Don’t call me, maybe
No sense in calling Turkish banks' tier two bonds
Three Turkish banks have call dates coming due on their tier two instruments before the end of this year. They should not exercise those options, no matter how angry it makes investors.
OdeaBank has a tier two with a call date in August, while Fibabanka's and Vakifbank’s fall in November. The reset levels on these bonds, if they are left outstanding, make the debt much more expensive for the issuer than at the time the bonds were issued. Moreover, their regulatory benefit starts to diminish.
This will have led many investors to conclude that the bonds will be called early, perhaps netting some a profit but certainly, in a market of rising rates, allowing them to reinvest higher yields.
But the Turkish bond market has performed so badly since these notes were printed in 2017 that the issuers cannot refinance this debt for cheaper than the coupon reset level they will pay if they do not call the bonds.
Syndicate bankers in London say that with Credit Suisse having last month paid a 9.75% coupon on its new AT1 bond, it is anyone’s guess what sky high number a Turkish bank would need to pay for subordinated debt.
That assumes a clearing level exists. Turkey is awash with macroeconomic worries — huge inflation, zany economic policy and so on. The OdeaBank and Vakifbank tier twos carry a CCC+ rating from Fitch. The Fibabanka tier two has a B- rating.
Not exercising the call option on these deals not only saves the issuer money but underpins the banks’ capital positions by continuing to provide a hedge against lira depreciation — which Fitch says is currently the greatest risk to Turkish banks’ capitalisation — and supporting their total capital ratios.
The only reason to call the bonds is the borrowers' reputation among investors. When the notes were printed, investors bought them at a price that reflected an expectation of them being called at the first opportunity. The peril is that supposedly, when a bank that has not called a deal returns to the market, it will be penalised.
Garanti BBVA decided not to call its $750m tier two debt in May. It was a decision that rocked the market as Turkish banks had previously always called their deals.
But despite that decision from Garanti bankers and investors are still viewing each call date independently. There is no hard and fast rule being applied to Turkish banks; no assumption that none or all of them will call, despite them all being in roughly similar situations.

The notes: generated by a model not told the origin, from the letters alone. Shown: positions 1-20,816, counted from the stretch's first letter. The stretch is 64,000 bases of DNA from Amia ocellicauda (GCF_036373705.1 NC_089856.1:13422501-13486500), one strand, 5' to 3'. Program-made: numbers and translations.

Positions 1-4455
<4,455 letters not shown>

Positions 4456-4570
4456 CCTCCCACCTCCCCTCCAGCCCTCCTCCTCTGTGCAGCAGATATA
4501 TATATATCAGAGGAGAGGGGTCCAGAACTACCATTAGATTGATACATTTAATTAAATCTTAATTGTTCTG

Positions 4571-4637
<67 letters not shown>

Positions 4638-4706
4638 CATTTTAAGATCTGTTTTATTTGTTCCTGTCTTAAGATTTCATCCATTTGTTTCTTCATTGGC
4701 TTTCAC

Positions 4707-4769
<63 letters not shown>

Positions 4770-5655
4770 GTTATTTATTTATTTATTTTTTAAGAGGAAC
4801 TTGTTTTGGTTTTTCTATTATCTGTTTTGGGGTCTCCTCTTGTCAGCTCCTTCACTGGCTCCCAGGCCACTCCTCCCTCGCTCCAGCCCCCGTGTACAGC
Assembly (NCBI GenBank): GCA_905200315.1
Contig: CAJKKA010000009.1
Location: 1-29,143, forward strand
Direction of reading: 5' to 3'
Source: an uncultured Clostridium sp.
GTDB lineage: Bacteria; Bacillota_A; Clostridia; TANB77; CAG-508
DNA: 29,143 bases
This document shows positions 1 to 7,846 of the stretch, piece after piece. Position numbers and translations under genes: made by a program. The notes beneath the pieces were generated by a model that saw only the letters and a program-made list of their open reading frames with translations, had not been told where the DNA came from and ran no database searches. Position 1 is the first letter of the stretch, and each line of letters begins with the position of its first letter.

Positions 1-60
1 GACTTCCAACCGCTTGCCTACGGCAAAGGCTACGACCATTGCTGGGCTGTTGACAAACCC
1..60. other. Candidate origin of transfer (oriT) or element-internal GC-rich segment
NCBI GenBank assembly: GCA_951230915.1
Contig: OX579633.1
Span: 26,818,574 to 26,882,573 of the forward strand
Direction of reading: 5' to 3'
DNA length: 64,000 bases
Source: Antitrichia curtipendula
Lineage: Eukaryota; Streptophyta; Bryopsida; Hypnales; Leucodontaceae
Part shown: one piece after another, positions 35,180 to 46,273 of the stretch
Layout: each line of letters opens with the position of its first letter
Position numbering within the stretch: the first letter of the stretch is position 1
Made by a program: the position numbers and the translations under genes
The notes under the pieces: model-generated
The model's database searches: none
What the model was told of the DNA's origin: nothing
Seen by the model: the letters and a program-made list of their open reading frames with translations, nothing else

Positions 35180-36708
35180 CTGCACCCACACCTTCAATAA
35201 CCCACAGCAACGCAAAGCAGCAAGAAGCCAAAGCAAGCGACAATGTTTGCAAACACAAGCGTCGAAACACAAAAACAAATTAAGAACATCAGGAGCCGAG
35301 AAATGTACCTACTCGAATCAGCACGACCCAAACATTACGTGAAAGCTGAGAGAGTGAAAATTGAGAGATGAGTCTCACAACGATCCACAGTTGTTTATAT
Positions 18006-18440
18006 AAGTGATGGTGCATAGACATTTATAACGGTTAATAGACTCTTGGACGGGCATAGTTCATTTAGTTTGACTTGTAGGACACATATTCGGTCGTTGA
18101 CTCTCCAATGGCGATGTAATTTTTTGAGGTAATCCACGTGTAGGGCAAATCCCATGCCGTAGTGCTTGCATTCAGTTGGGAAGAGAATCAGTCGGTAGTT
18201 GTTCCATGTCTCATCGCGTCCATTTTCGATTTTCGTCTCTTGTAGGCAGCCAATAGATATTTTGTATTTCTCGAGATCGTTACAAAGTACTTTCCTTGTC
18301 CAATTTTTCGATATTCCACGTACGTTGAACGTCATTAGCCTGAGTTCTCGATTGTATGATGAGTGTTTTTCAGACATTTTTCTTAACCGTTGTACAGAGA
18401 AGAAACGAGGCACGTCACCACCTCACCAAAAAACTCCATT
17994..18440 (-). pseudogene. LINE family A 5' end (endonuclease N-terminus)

The decision for each call will be down to several factors such as the size of the bond in question, the cost of refinancing and each bank’s own capital position. But right now, it is mostly about how each issuer views the reputational risk of not calling.
There is much pressure on Turkish banks to call these deals. In reality though, will investors really punish those who leave their bonds in place?
There is precedent, even in developed markets. Issuers as highly rated as Deutsche Bank did not call their tier two bonds during the financial crisis and investors seem to barely remember when they print new ones.
Secondly, in the back of investors minds now, there will always be Garanti, which did not call. Yes, these are different banks, but the top five banks in Turkey are viewed as fairly similar propositions by international investors.
Investors will also be aware that different management may be at the helm the next time the issuer comes to the market. The decisions taken in future years will be about the market at that time, about the size of that deal outstanding, and about their capital positions at that point and, as with this year, the reputational risk.
The history of the issuer's option exercise decisions will likely make very little difference, just as it was brushed aside for Garanti this year.
All of this is why the perceived loss of pride in calling a bond should be small beer for the Turkish banks. After all investors have read the fine print, As with all investments and especially in emerging markets, the details and risks of unexpected situations matter. They knew this was a possible outcome when buying the bonds. Issuers have every right to take this financial win and very little reason not to.